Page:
lululemon protects the equity of its brand by rarely discounting its merchandise, even excess inventory. Instead, lululemon each year selects a city and stages an enormous sale in a major venue, such as a sports stadium. These much anticipated special events draw considerable publicity, attendance and sales.

Early in 2013, lululemon recalled a key item because of a manufacturing defect.

The uncharacteristic stumble opened a potential opportunity for more established competitors, including Nike. Like the fast fashion brands, Nike focused on growing sales in China, where it has worked to redefine sports around self-expression and fun rather than the traditional Chinese approach, which sees sports as communal and obligatory.

Seeking a higher purpose

As part of its strategic effort to grow the market, Nike has formed runners groups and invested in the construction of sports facilities. For Nike, the connection between athletics and health is fundamental. It introduces innovative technology, such as the Nike+ FuelBand, to advance this agenda. The wristband converts daily physical activity into a score that enables the wearer to track personal progress and compete with social friends.

Like Nike, apparel brands of all sizes connected with a higher purpose relevant to their brand essence. Patagonia, a purveyor of performance clothing, emphasized social responsibility. In an initiative called One for One, Patagonia partnered with TOMS Shoes, a company which matches every pair of shoes purchased, with a new pair of shoes for a child in need.

Product provenance was important but sensitive. Ralph Lauren gained tremendous brand exposure for designing the uniforms worn by US athletes at the summer Olympics in London. The brand’s decision to source the uniforms in China received criticism in the US, however. Concern about ethical sourcing and labor standards again received public scrutiny following a fatal fire at a Bangladesh apparel factory.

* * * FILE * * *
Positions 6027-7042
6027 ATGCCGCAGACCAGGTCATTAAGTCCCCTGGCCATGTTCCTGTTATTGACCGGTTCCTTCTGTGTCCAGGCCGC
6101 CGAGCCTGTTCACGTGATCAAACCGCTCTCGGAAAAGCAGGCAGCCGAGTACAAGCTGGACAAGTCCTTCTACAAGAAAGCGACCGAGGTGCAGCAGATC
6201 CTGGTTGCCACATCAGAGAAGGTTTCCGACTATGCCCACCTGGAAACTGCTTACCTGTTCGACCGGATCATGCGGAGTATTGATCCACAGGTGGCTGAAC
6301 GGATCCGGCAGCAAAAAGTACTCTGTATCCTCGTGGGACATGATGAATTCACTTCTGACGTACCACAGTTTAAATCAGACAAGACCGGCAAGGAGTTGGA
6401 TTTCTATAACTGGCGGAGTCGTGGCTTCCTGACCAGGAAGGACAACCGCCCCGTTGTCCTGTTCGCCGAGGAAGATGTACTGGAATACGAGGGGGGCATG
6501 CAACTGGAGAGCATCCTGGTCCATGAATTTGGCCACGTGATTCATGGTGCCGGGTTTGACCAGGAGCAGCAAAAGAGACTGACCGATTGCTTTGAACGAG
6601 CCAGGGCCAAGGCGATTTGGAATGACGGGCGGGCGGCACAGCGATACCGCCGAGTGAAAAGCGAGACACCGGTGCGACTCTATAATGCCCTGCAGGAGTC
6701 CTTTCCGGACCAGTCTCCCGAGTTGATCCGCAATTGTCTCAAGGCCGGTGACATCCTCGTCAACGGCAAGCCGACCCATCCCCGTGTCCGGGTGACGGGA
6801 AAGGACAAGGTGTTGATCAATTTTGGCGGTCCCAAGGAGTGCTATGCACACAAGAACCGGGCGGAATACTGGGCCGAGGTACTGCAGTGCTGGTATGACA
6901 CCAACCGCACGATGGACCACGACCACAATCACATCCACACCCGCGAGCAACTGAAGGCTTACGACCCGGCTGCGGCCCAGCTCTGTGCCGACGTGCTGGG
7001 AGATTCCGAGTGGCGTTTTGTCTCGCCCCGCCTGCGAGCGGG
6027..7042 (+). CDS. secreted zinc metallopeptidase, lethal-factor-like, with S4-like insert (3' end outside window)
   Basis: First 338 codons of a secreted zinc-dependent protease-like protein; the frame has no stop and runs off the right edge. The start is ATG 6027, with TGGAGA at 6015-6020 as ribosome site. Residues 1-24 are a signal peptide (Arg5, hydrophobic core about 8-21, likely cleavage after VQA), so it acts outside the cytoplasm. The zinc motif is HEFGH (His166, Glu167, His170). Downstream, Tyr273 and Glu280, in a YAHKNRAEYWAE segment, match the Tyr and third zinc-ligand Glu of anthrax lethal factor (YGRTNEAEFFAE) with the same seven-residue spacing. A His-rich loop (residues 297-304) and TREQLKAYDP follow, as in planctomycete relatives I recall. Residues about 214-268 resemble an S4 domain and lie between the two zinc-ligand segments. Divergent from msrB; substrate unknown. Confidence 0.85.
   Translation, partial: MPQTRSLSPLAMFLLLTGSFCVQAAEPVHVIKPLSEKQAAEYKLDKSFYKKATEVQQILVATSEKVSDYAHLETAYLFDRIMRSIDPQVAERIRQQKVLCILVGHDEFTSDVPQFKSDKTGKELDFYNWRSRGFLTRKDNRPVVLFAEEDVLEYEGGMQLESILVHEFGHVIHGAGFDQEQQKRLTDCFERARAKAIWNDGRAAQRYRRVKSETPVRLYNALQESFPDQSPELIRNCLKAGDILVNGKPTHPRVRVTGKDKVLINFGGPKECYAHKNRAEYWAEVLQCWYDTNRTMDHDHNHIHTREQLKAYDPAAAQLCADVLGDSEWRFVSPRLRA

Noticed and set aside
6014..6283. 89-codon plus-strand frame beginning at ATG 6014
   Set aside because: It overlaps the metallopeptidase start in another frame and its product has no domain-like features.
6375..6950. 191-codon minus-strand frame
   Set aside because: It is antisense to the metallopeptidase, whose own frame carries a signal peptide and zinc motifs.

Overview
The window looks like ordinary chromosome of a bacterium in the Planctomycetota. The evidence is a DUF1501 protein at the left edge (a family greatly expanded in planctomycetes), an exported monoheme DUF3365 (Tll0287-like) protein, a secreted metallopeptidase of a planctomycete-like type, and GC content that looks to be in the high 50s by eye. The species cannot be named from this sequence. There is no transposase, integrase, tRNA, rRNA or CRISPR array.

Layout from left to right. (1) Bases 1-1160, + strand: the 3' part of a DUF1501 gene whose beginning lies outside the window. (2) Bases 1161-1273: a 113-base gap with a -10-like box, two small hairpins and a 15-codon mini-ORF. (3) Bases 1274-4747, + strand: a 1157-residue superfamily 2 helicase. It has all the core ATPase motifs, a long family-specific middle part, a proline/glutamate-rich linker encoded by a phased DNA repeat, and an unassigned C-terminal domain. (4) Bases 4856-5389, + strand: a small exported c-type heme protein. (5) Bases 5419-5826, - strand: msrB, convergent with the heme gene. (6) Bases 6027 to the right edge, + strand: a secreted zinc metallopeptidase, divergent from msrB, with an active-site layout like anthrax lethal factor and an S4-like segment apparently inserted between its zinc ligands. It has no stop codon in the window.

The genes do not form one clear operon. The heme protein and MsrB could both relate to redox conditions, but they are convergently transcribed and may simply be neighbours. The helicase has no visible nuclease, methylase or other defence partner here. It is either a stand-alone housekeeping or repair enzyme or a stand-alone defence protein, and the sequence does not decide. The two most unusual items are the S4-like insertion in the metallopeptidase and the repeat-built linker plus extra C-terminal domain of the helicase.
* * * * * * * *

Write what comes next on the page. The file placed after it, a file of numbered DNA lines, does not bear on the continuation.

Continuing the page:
Insights BrandZ BigData™

Brands get creative in tough economy

Alongside luxury, apparel is rated as the most “sexy” category in the BrandZ™ research. Since the recession, many of the top apparel brands are also considered strongly “creative.” During the same period, brand promise has risen on average and price perceptions have become more favorable, reflecting the pressures of survival in a tough retailing climate.

Action Points

1 . Be personal

Apparel is not one size fits all. Customers want to feel that the service is bespoke even if the merchandise is mass. As much as possible, get to know customers individually through the data they supply or one-on-one in the stores.

2. Be genuine

Be whatever the brand stands for, but stand for something. The list of the most valuable brands includes some brands that emphasize social responsibility and others that extol style at a good price. What they share in common is this: they have a differentiated brand proposition and they deliver it.

3. Be consistent

Customers will shop the brand wherever it appears. All products, presentation, service and attitude need to feel the same across all customer touch points.

4. Engage with bloggers

Become familiar with the relevant bloggers. Who reads their posts? A large following is good but size isn’t everything. A well-informed blogger reaching a key audience can also be helpful. Meet with the bloggers and show them new products as you might in a press briefing.

Apparel Up 21%


Definition
The apparel category is comprised of mass-market men’s and women’s fashion and sportswear brands, but excludes brands viewed by consumers as luxury.


BrandZ Top 100 2013

BrandZ Global 2013 Report Top 100 Report

Top 100 Chart


2013 BrandZ Top 100 Infographic

BrandZ 2013 Infographic


BrandZ 2013 Badge